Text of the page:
for rifles and ammunition and to seize those possessing any, even for
self-defence against pirates ; the methods employed were so vexatious
that the Government of India were constrained to protest against them.
Towards the end of 1904 a customs post was established on H^iijam EsUblkh-
Island, apparently as a counter-move to the reopening of the British custo gt
telegraph station there. This step it was clearly withm the rights of on Hanj , m<
the Persian Government to take; but much opposition on the part of
the Arab inhabitants of the island was provoked, and the local situation
continued critical until 1905.
~ # gee the Appendix on Epidemics and Sanitary Organisation, page 2517,

About this item


This volume is Volume I, Part II (Historical) of the Gazetteer of the Persian Gulf The historical term used to describe the body of water between the Arabian Peninsula and Iran. , ’Omān and Central Arabia (Government of India: 1915), compiled by John Gordon Lorimer and completed for press by Captain L Birdwood.

Part II contains an 'Introduction' (pages i-iii) written by Birdwood in Simla, dated 10 October 1914, 'Table of Chapters, Annexures, Appendices and Genealogical Tables' (pags v-viii), and 'Detailed Table of Contents' (ix-cxxx). These are also found in Volume I, Part IA of the Gazetteer (IOR/L/PS/20/C91/1).

Part II consists of three chapters:

  • 'Chapter X. History of ’Arabistān' (pages 1625-1775);
  • 'Chapter XI. History of the Persian Coast and Islands' (pages 1776-2149);
  • 'Chapter XII. History of Persian Makrān' (pages 2150-2203).

The chapters are followed by nineteen appendices:

Extent and format
1 volume (1165 pages)

Volume I, Part II is arranged into chapters that are sub-divided into numbered periods covering, for example, the reign of a ruler or regime of a Viceroy, or are arbitrarily based on outstanding land-marks in the history of the region. Each period has been sub-divided into subject headings, each of which has been lettered. The appendices are sub-divided into lettered subject headings and also contain numbered annexures, as well as charts. Both the chapters and appendices have further subject headings that appear in the right and left margins of the page. Footnotes appear occasionally througout the volume at the bottom of the page which provide further details and references. A 'Detailed Table of Contents' for Part II and the Appendices is on pages cii-cxxx.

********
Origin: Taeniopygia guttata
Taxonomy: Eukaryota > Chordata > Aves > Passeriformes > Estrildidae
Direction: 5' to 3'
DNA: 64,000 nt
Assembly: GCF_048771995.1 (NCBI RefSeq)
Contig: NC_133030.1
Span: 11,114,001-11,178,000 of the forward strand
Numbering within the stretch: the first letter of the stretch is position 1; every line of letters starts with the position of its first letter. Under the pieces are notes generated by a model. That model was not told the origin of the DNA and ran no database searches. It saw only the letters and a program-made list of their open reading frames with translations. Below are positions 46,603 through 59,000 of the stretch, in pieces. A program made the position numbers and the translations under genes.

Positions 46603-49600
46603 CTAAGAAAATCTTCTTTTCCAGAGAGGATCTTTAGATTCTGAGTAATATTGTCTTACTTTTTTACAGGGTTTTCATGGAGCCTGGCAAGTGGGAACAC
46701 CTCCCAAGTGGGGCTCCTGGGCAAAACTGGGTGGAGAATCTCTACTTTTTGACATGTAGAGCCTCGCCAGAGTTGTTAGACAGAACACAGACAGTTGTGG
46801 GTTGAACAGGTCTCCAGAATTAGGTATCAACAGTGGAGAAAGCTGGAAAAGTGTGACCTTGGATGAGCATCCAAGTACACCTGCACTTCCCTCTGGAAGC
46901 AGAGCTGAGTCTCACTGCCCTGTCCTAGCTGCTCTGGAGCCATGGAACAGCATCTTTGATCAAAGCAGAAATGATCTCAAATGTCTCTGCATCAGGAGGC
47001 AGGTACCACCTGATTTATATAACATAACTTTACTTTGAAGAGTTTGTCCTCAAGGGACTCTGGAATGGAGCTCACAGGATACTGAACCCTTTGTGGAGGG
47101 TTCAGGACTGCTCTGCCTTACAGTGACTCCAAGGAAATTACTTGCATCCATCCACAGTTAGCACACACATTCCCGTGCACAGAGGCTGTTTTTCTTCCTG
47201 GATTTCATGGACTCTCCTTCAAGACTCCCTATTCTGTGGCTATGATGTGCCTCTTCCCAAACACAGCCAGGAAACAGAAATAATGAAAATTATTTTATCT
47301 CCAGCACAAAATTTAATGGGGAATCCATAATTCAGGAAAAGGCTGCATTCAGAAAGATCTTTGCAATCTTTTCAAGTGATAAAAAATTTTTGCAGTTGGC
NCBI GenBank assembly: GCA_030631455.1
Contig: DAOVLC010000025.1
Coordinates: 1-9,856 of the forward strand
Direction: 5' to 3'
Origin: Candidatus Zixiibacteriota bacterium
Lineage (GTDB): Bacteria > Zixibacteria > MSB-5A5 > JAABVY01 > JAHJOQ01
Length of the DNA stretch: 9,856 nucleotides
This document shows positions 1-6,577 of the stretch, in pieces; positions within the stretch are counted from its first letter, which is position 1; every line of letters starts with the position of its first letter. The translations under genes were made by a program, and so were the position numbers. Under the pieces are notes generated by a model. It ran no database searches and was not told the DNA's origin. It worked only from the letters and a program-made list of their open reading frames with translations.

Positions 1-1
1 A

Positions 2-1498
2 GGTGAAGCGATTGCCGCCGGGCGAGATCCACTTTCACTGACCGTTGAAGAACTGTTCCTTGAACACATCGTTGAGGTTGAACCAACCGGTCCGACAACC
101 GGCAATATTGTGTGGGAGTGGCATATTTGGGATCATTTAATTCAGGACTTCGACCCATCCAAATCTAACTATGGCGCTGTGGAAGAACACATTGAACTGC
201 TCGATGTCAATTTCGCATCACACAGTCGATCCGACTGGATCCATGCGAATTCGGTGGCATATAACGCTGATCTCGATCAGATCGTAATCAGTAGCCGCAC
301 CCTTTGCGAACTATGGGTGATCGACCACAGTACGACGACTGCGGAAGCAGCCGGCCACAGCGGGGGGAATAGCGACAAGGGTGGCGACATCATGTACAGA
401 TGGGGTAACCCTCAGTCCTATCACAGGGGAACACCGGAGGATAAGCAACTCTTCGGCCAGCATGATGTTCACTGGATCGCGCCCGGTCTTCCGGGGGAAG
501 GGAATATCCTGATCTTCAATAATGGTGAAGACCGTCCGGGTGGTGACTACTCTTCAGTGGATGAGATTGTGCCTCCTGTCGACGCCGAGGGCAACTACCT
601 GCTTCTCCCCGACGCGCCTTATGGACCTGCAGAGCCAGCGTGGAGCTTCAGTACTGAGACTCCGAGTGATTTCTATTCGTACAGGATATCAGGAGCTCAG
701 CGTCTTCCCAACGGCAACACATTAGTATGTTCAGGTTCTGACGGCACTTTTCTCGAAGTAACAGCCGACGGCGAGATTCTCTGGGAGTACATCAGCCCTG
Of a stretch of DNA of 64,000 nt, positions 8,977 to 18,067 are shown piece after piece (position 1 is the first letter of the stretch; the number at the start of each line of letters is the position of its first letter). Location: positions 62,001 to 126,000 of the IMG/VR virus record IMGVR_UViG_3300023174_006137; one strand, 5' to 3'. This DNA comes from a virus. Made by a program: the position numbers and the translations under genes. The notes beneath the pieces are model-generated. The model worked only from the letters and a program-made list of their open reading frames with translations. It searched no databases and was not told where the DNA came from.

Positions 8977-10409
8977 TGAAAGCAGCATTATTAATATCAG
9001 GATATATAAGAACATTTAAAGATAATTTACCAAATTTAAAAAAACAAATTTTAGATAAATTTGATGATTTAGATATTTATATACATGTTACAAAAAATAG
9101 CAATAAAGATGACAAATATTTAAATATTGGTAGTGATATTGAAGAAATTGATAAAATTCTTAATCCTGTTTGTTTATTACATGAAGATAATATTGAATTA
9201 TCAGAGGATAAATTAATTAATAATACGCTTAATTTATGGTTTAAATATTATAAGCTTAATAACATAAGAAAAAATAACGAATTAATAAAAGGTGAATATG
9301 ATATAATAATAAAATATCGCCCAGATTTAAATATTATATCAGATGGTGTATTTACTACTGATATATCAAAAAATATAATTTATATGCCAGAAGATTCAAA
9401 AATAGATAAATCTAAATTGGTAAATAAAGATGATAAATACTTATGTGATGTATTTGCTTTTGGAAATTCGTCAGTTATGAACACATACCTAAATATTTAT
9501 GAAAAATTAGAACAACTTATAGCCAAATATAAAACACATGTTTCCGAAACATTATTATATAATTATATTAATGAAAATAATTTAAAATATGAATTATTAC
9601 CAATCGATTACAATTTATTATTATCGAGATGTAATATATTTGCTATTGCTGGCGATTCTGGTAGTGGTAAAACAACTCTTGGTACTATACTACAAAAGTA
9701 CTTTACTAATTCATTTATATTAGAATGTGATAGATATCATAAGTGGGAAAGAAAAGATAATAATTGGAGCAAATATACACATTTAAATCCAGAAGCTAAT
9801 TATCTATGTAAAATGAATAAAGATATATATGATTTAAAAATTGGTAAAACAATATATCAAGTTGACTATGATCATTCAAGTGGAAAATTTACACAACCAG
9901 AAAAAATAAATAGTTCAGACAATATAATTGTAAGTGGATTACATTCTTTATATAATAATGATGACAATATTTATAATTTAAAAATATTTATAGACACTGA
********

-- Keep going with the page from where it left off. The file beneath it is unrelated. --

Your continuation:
Physical characteristics

The foliation sequence is circled in pencil, in the top right corner of the recto The front of a sheet of paper or leaf, often abbreviated to 'r'. of each folio. It begins on the first folio with text, on number 879, and ends on the last folio with text, on number 1503.

Written in
English and Arabic in Latin and Arabic script
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'Gazetteer of the Persian Gulf. Vol I. Historical. Part II. J G Lorimer. 1915' [‎2605] (1122/1262), British Library: India Office Records and Private Papers, IOR/L/PS/20/C91/2, in Qatar Digital Library <> [accessed 5 December 2023]